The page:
Just in case anyone is worried, while I am considering other options, I am not at all slowing down in my pursuit of the degree that I have applied for. I have not yet reached the point where I would have to backtrack with my credits if I were to change my mind, so I would like to at least keep a few more ideas in mind.
     
    Last edited by a moderator: Nov 3, 2010
  2. TMW2009

    TMW2009 New Member

    For many areas (but definitely not all of them), an undergrad degree is simply a check the box degree. What I mean by this is that you often can't do squat in the field with just the undergrad... (Exceptions to this are fields like Architecture, Engineering, things like that). For example, if you look at the job opportunities for an undergrad Psych or Social Sciences degree, you'll find you can... get jobs like administrative assistant, small business owner, or multiple other jobs that you traditionally don't need a degree for...

    The advanced degrees is where it's at for these types of fields.
     
  3. muaranah

    muaranah New Member

    Dude, get a business degree if you want the most practical one for your career as an interpreter. Get a math degree if you want to do financial modelling or become an actuary or a statistician.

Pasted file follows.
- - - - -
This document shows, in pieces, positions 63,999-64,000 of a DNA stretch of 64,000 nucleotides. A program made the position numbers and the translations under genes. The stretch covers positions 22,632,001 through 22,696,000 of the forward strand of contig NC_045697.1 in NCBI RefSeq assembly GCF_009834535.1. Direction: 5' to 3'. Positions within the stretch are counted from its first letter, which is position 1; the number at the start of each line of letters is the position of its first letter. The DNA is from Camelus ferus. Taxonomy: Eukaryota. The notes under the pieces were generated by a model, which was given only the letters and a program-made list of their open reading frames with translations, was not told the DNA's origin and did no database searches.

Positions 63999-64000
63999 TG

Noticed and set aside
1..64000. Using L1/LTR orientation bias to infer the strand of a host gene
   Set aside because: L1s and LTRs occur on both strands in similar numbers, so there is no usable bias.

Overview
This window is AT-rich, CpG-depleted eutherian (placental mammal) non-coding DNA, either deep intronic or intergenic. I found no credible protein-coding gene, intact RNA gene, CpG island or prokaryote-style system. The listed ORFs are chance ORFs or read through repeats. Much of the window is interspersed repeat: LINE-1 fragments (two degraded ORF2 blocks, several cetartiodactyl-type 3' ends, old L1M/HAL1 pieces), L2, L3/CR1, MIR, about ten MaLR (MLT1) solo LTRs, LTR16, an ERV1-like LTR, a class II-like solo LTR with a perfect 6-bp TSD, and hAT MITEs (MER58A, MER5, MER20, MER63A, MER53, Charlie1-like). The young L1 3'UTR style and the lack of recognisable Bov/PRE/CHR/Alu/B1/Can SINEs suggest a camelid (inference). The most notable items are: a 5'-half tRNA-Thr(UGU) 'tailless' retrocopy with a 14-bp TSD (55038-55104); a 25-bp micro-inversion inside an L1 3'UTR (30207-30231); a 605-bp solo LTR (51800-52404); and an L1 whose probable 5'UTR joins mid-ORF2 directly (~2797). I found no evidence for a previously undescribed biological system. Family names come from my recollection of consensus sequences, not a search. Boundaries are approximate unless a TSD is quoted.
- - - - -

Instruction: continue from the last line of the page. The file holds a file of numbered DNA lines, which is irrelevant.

4. Maniac Craniac

    Maniac Craniac Moderator Staff Member

    __________
    :puke:
     
  5. cookderosa

    cookderosa Resident Chef

    :iagree:
    Here is a paradox for you to think about (which keeps me up at night, though less so)...
    If you get a generic degree which doesn't prepare you specifically for any career, then you are not prepared for any specific career- and you'll question the utility of the degree. Conversely, if you get a specific degree which prepares you for a specific career, then you worry that you are not prepared for any other career besides that one and you'll question the utility of the degree. :aargh4:

    Maybe this will help you. For me, there were barriers to making my ultimate decision, but really the barrier was me. On day 1, before I took my first CLEP test in 2006, I knew what my REAL dreams were. I just chose to rationalize them away. Well, in my case that didn't work. Maybe you can do it- maybe you can say "I'm happy with plan B" and that's good. But, if you can't, then quit farting around with plans B-Z and get your act together to do what you have always REALLY wanted to do with your life. Say it out loud and get going.